Nathaniel Méchaly composed the score for Taken 2, which was released on 1 October 2012.
All songs written and composed by Nathaniel Méchaly except where noted.
Taken 2 was screened on 7 September 2012 at the 38th Deauville American Film Festival. It was theatrically released in more than 25 international markets, including North America, on 5 October 2012. The film was released under the title of "Busca Implacável 2" in Brazil, "Venganza: Conexión Estambul" in Spain, "Taken - La vendetta" in Italy and "Заложница 2" in Russia.
Taken 2 grossed $139,854,287 in North America and $236,287,019 in other territories, which brings the film's worldwide total to $376,141,306 against a budget of $45 million.
For its opening day in the North America, the film topped the box office and earned $18.4 million, $1.5 million of which came from midnight showings. In its opening weekend, Taken 2 grossed $49.5 million in North America, playing in 3,661 theaters, with a $13,525 per-theatre average and debuting in the No. 1 spot, setting a new record for the highest-ever October opening in North America of a film rated PG-13, and earned about $55 million in other markets. During its second weekend at the North American box office, the film dropped 55.8% from its first weekend and grossed $21.9 million while holding onto the No. 1 spot. The film grossed a total of $3,385,094 in the Philippines by its fifth week. The biggest market in foreign market in other territories being UK, France, Australia and South Korea where the film grossed $37.8 million, $24.4 million, $20.2 million and $15.5 million.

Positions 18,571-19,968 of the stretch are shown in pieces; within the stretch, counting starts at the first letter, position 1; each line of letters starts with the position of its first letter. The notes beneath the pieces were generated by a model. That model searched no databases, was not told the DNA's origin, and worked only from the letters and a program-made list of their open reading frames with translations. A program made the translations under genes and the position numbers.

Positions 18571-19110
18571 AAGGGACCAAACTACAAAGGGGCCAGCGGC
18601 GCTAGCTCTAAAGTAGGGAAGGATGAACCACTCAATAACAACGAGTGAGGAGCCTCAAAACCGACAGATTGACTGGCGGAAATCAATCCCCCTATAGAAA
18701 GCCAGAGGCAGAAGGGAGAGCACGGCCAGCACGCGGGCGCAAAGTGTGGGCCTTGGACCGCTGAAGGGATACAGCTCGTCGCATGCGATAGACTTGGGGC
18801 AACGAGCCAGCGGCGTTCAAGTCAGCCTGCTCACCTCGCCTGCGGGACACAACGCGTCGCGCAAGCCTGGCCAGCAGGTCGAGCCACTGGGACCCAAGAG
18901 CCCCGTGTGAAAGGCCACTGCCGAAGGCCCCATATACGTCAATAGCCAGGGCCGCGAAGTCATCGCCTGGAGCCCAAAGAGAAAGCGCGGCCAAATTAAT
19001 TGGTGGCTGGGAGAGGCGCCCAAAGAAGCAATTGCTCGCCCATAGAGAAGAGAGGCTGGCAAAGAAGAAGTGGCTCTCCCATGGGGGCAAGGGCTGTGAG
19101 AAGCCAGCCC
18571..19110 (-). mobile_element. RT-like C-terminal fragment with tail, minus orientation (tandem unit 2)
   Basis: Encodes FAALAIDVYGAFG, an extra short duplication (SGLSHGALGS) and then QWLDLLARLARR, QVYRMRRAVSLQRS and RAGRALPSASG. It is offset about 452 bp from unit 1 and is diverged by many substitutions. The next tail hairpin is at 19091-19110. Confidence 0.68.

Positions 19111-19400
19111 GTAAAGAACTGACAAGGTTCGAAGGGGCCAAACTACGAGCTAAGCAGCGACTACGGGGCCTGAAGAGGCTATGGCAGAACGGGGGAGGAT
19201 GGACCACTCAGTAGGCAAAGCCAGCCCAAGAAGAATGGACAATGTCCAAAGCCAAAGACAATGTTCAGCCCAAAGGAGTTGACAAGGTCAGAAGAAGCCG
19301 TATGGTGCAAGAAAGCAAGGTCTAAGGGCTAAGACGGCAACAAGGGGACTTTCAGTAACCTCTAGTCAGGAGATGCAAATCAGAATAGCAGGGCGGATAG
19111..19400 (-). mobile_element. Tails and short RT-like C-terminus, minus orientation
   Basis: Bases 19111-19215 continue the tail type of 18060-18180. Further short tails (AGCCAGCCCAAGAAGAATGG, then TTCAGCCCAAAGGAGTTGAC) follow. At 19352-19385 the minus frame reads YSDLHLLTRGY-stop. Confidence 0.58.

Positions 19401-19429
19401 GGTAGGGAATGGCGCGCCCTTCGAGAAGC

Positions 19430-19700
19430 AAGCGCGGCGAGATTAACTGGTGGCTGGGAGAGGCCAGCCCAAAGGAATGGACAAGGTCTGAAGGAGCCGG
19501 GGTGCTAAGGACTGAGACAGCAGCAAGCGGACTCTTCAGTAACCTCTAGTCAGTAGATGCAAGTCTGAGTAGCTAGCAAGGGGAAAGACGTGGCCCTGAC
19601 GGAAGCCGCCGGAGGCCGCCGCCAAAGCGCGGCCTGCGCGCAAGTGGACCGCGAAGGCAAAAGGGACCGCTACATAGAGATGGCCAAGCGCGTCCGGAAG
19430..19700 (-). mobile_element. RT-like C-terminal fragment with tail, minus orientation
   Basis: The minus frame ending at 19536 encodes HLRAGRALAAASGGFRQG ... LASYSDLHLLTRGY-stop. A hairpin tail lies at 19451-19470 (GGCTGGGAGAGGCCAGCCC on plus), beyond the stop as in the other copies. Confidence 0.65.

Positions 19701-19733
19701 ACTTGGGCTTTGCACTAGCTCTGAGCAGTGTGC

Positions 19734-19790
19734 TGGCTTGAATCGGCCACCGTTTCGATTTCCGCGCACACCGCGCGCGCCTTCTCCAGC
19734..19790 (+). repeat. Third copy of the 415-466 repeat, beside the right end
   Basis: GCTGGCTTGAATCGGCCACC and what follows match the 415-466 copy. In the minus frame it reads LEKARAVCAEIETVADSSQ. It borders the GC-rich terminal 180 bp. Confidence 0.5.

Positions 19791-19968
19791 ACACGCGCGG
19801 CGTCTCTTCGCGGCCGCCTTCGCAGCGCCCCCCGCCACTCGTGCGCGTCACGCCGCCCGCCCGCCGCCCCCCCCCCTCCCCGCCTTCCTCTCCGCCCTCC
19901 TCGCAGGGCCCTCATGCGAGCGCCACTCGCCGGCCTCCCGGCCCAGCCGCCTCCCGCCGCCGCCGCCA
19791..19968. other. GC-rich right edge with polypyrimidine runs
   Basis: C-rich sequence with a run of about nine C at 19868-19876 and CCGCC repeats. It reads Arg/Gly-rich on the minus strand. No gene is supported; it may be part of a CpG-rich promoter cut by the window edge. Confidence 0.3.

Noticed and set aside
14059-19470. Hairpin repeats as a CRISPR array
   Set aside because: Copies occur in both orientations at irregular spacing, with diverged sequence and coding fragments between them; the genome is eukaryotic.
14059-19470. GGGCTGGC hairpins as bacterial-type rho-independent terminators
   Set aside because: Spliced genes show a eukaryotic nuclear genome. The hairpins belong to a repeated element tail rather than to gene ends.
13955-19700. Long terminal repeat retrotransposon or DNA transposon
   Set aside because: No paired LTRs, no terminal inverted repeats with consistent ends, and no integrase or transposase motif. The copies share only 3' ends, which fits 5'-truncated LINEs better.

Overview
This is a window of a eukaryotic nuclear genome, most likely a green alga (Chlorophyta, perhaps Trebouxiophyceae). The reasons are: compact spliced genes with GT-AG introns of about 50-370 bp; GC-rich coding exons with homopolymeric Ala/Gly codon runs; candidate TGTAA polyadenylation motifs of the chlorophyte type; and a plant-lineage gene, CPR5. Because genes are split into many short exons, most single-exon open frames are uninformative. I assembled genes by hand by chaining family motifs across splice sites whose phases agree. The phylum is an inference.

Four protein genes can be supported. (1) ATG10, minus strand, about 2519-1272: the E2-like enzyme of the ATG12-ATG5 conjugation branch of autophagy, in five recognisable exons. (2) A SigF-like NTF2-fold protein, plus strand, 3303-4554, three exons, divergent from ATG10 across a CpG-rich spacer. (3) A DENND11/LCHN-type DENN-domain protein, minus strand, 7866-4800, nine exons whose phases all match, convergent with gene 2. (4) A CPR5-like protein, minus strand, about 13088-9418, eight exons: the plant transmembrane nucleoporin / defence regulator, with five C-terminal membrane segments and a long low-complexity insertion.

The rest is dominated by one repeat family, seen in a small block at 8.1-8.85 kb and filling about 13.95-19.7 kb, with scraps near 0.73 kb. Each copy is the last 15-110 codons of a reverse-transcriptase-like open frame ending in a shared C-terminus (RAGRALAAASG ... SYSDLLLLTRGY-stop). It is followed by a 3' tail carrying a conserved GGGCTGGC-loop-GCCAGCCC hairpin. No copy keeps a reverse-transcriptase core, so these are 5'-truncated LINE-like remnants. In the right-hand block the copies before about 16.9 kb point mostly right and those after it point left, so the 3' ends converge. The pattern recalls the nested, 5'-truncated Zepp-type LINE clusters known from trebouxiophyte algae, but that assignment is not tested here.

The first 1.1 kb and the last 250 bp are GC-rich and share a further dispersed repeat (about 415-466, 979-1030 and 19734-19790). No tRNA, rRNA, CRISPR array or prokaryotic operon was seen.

On Rotten Tomatoes, the film holds an approval rating of 21% based on 163 reviews and an average rating of 4.2/10. The site's consensus reads: "Taken 2 is largely bereft of the kinetic thrills—and surprises—that made the original a hit." On Metacritic, the film has a score of 45 out of 100, based on 35 critics, indicating "mixed or average reviews".
Roger Ebert, of the Chicago Sun-Times, gave the film 3 stars out of 4, writing, "Taken 2 is slick, professional action" and concluding, "The cast is uniformly capable and dead serious, and if you're buying what [co-writer and producer] Luc Besson is selling, he's not short-changing you." Kenneth Turan of the Los Angeles Times wrpte, "At a beefy 6-foot-4, Liam Neeson certainly looks physically imposing, but it was the notion of casting someone who can actually act in an action hero role that was the counter-intuitive concept that made both films—Taken 2 is more a remake than a sequel—so successful." Bernard Besserglik of The Hollywood Reporter reviewed the film after its screening at Deauville, concluding, "There's a touch of vigilante advocacy in the movie that will displease some, with Liam Neeson as a more gentlemanly version of the Charles Bronson of the Death Wish series, but clearly there's still a market for such fantasies. Moviegoers who liked Taken and want more of the same will get precisely that."